Uncovering linguistic layers

From time to time a student composing an essay asks: “Shall I write in the street or on the street?”  As I don’t want to disturb the others by long lectures on prepositions, I usually say: “You can use both. Just choose”. I know it’s not quite accurate but I don’t think it’s a big deal either, at least at lower levels of proficiency.

As far as I remember, the way I learned this piece of lexicogrammar at school was something along the lines: in the street is mainly used in British English and be on the street(s) means be homeless. Let’s have a closer look.

First of all, it seems that there is some difference between the phrase including a singular noun (street) and the phrase including a plural form of the noun.

Regarding the phrases including the singular form of the noun, in the street, according to the first graph below, was more frequent till about 1980 but then on the street, which, by the way, was almost non-existent back in 1800, started winning the race. I learned this by checking out Google Ngram Viewer (thanks, Sandy Millin, for sharing this). Anyway, after a rather sharp decline around 1945, a sudden increase in the use of on the street can be seen, precisely around 1965. One wonders why; has the issue of homelessness become more pressing recently ?


Now, looking at the phrase including the plural form of the noun, I can see that in the streets has consistently been more frequent than one the streets. Like on the street, on the streets was almost non-existent in 1800 (see the second graph 2 below).


If you look at some concordance lines of the chunk on the street(s), you will discover that, indeed, it is often related to homelessness.

  • She spends several years on the streets.
  • To fear being thrown on the street?
  • The average person on the street are not scientists
  • She was better off on the streets.
  • Will they sleep on the streets tonight?
  • A young girl who lives on the streets.

Things shift a bit if you add a little function word, though. If you search the phrase in the streets *of*, the most frequent right collocates are usually (and quite obviously) places/towns. The same happens with on the streets *of*. When studying the concordance lines, I didn’t discover any difference in connotation between these two chunks other than the number of hits per million. The chunk on the streets *of* is more frequent than in the streets *of*.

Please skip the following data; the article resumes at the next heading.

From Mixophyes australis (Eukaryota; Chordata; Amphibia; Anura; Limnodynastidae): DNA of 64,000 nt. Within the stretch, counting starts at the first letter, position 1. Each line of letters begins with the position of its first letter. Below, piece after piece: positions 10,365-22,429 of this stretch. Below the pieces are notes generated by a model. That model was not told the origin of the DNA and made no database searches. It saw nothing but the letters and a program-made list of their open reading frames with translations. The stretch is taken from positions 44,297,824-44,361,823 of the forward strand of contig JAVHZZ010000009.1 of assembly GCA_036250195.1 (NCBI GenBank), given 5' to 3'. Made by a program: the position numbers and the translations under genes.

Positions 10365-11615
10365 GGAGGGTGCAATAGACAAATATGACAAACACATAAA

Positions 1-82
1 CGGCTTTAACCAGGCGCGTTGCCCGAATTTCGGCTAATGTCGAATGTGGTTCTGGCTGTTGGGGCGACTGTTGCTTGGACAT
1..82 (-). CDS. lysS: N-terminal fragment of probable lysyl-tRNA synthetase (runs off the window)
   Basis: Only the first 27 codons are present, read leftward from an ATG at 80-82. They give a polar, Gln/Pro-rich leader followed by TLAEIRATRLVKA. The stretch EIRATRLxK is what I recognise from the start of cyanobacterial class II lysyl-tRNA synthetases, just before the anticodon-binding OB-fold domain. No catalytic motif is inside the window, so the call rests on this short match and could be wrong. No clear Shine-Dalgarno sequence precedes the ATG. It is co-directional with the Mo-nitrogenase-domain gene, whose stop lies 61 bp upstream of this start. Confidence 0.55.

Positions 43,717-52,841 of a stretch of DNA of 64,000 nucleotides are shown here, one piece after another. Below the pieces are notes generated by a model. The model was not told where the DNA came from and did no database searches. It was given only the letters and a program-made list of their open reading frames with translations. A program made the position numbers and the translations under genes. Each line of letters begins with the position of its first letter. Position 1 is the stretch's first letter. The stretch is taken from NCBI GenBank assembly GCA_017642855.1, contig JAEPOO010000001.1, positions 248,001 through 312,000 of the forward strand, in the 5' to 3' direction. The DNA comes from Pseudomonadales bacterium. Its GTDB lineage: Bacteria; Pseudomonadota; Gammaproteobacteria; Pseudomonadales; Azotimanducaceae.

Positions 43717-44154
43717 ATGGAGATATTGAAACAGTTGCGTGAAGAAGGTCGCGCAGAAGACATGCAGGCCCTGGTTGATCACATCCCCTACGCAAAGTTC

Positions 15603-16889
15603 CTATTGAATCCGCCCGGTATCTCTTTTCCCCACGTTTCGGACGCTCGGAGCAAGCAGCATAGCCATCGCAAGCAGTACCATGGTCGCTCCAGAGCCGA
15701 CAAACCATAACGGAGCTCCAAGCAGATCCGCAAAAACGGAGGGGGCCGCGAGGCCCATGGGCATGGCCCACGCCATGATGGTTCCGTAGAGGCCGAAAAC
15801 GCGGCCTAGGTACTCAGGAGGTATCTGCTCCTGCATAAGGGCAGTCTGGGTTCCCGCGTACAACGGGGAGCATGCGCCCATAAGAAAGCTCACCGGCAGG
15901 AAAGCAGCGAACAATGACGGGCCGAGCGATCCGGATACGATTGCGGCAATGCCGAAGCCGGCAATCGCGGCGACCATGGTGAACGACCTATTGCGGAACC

What is interesting though is that the preposition *of* strips the phrase on the streets of its exclusivity related to the connotation of homelessness. In other words, it seems to me that it brings closer the connotations of in the streets and on the streets, i.e. the preposition simply doesn’t matter anymore.

I can’t help feeling that I’m only moving on the surface of the problem and that there’s much more behind it. Some of my conclusions may even be inaccurate and incomplete. Still, it’s a great adventure to slowly uncover the linguistic layers. What’s more, I’m learning a lot along the way.


Apparently, my blog has recently turned into a diary where I’ve been recording and sharing some of my corpora-related observations.

Here’s another anecdote in the series of posts: Yesterday, in class, we dealt with adjectives of feeling and emotions and the prepositions they take, such as angry with, depressed about, proud of, etcetera. As you know, some adjectives are quite tricky since they can take more than one preposition while the meaning stays roughly the same. One of the notorious ‘troublemakers’ is, for example, the word disappointed. 


I mentioned to my class that this adjective is usually followed by with, by or in. One of my students curiously searched the internet to finally confirm my conclusion. He came up with this page, which explains the slight shifts in meaning when different prepositions are used.


Disappointed by usually indicates that somebody has done something specific to cause you to be disappointed.

Disappointed with implies that the cause of the disappointment was something basic about the nature or attributes of the thing.

Disappointed in usually indicates a deeper level of disappointment with the nature of somebody or something, or repeated problems with them, and often indicates that the speaker has lost faith in someone’s ability to do what’s expected of them.

Although the author did his/her best to help the puzzled learner, it’s still a bit complicated, at least for a B1/B2 learner of English. So I’ve tried to figure it out for myself by looking at sets of concordance lines in BNC. Here are the most frequent collocates of the phrase disappointed + by/with/in (from the perspective of the MI index):

1) One can be disappointed by (the) lack of sth., failure, response, elections, results, decision